By Vicki Little
Imagine you are going to a friend’s house for the first time. Your friend lives in an area you’re not that familiar with. You’re enjoying the ride, your radio is turned up as you sing along, and your GPS system is guiding you perfectly. Then suddenly you hear, “In 500 feet you will arrive at your destination.” You turn down the radio and lean forward, straining to see the numbers. Sounds accurate, right? But why did you turn down the radio? It wasn’t like you were listening for the address. You did this because you had to really focus, according to certified professional organizer Alice Price of Organize Long Island, Inc. You had to switch off the physical acts of listening and singing to engage your brain to focus on finding the right location.
If we can’t even listen to the radio while looking for a house number as we drive, are we really multi-tasking in other areas of our life? Is the typical portrayal of a busy mom who can balance the baby on her hip while cooking dinner, talking on the phone, and scrolling through email realistic? The answer is yes – and no. If you are engaged in two physical activities at once, and one of them is a very automatic action, such as brushing your teeth or walking on a treadmill, then your mind can absolutely watch TV or listen to an iPod at the same time. Mental activities, however, are different.
You can really only focus on one mental activity at a time, so you are never truly multi-tasking, but rather, toggling between two activities. Price explains that when you are learning something new or doing something that is very difficult, your pre-frontal cortex is very engaged. The more of an “old habit” an activity becomes, the more your pre-frontal cortex backs off and your basal ganglia takes over and frees up those cognitive processes for other things. To use the earlier example, you no longer need to turn down the radio to find the house because you know exactly where it is.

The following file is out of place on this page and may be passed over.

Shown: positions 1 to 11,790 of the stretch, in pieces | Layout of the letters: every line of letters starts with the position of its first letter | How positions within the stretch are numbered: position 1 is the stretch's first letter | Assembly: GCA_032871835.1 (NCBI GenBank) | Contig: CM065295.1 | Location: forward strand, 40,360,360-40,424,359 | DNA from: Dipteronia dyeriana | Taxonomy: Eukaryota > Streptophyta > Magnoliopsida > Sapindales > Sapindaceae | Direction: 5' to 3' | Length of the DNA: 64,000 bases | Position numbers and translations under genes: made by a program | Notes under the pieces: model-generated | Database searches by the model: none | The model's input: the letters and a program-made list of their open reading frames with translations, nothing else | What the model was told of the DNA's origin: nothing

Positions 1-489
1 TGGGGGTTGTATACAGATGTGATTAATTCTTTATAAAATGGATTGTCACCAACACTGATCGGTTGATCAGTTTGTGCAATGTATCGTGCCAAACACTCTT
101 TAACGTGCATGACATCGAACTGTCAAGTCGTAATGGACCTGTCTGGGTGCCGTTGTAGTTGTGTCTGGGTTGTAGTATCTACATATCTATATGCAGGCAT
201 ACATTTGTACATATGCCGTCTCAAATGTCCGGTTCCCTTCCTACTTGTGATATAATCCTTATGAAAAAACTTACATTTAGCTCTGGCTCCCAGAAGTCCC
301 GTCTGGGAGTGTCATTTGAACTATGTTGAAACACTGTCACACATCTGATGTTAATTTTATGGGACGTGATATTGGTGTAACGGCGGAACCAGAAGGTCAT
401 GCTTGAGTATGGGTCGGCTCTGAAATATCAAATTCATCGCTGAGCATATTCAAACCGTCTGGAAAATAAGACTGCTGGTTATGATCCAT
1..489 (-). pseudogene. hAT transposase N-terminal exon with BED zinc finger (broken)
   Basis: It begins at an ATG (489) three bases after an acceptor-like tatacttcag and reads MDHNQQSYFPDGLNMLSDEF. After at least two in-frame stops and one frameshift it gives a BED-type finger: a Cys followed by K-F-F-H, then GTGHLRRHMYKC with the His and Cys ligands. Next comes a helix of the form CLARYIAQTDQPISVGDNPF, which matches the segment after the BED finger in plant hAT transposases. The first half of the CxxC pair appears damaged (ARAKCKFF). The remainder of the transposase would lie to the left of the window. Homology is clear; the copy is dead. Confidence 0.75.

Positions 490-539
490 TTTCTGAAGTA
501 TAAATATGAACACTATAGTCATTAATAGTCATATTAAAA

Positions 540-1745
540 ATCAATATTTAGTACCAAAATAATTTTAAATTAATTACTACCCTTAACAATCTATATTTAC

Think about the wi-fi in your house. If only one person is online, then the speed is great. As you add more people to it, the speed gets slower and slower and some pages have a harder time loading. This is what happens as you multi-task. Your pre-frontal cortex (the thinking part of your brain) is your wi-fi. Multi-tasking means both activities will suffer because your full attention isn’t on either of them. It will actually take you longer to complete each task — and the quality will suffer, too.
The answer to being more productive isn’t to eliminate multi-tasking, however. Maura Thomas, an author and founder of Regain Your Time, believes the goal is to control when and what you are multitasking. Thomas states, “it’s fine to combine tasks that don’t require too much mental energy, such as catching up with a girlfriend by phone while I empty the dishwasher or fold the laundry. Neither of these things require much concentration and the consequences of distraction are minor (I might have to ask my friend to repeat something, or put the dishes in the wrong cabinet.) If I am driving down the highway and I answer the phone, out of habit, simply because it rings, I did not decide. I inadvertently relinquished control over the situation.”
If you want to be more productive, the key is to control your environment when you are engaged in thought-intensive tasks. Turn off the notifications on your phone or email, log off Facebook, turn off the TV and radio, and focus on what you’re doing. When you are doing physical or routine activities, that is the time you can multitask.
A final fun fact for you. Have you ever wondered why you get those great ideas right as you are drifting off to sleep or while you are taking a shower? Price divulges that this is because if your executive function is turned off and you are doing only one thing and it is only using your basil ganglia, so your creative brain gets a jolt of blood and oxygen and non-linear thinking solutions arise. Who knew?
Vicki Little is a work-at-home mom with two children. A Colorado native, she spends her time writing, sitting in the bleachers for her daughter’s gymnastics, and engaging in spirited debates with her son. In her free time…well, she is still waiting for some of that.
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